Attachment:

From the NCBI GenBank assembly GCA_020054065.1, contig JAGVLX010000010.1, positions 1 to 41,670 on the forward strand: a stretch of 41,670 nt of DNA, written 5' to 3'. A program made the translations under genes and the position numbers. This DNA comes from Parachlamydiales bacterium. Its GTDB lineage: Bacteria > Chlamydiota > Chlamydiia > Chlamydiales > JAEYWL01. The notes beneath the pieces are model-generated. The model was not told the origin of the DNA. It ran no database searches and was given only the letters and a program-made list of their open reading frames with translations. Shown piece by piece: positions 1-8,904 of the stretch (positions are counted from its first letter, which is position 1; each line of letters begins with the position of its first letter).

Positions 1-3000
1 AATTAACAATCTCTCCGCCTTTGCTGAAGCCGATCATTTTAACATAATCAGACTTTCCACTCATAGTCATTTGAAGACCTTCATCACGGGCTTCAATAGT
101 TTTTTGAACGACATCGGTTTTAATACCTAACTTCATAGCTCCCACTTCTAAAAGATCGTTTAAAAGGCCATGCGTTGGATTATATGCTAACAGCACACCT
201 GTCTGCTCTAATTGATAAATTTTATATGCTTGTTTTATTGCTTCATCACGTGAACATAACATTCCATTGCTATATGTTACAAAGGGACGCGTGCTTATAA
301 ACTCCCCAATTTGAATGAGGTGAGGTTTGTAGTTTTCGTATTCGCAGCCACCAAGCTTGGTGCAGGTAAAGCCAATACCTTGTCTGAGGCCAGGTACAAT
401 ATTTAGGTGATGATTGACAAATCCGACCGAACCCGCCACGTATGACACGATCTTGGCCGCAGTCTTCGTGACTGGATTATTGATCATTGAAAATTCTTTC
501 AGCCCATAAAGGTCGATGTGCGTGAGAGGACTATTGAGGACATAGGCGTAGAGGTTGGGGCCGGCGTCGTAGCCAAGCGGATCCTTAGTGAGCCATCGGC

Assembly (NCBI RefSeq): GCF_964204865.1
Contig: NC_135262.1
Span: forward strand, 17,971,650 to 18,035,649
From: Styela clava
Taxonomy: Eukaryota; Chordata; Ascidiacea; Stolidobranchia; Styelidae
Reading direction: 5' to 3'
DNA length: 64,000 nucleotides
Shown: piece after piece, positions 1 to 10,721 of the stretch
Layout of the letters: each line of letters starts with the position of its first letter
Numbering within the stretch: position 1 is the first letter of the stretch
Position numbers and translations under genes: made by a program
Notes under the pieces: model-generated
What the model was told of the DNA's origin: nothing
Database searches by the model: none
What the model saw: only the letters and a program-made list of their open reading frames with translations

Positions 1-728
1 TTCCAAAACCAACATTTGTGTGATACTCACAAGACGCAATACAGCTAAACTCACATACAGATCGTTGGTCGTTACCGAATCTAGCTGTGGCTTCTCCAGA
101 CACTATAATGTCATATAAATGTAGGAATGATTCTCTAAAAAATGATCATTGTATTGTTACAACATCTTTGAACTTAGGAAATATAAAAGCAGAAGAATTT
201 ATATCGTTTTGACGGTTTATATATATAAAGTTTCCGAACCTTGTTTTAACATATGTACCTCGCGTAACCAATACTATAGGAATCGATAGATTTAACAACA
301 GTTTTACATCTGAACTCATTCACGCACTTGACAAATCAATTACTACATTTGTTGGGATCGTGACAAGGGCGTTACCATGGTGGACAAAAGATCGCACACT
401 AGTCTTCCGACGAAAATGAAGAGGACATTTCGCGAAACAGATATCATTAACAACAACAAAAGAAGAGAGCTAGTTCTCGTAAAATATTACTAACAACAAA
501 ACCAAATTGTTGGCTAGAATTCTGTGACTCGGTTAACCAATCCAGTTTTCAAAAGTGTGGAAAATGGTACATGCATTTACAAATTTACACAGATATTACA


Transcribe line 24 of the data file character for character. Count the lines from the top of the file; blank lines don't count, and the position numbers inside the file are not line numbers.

Positions 1-728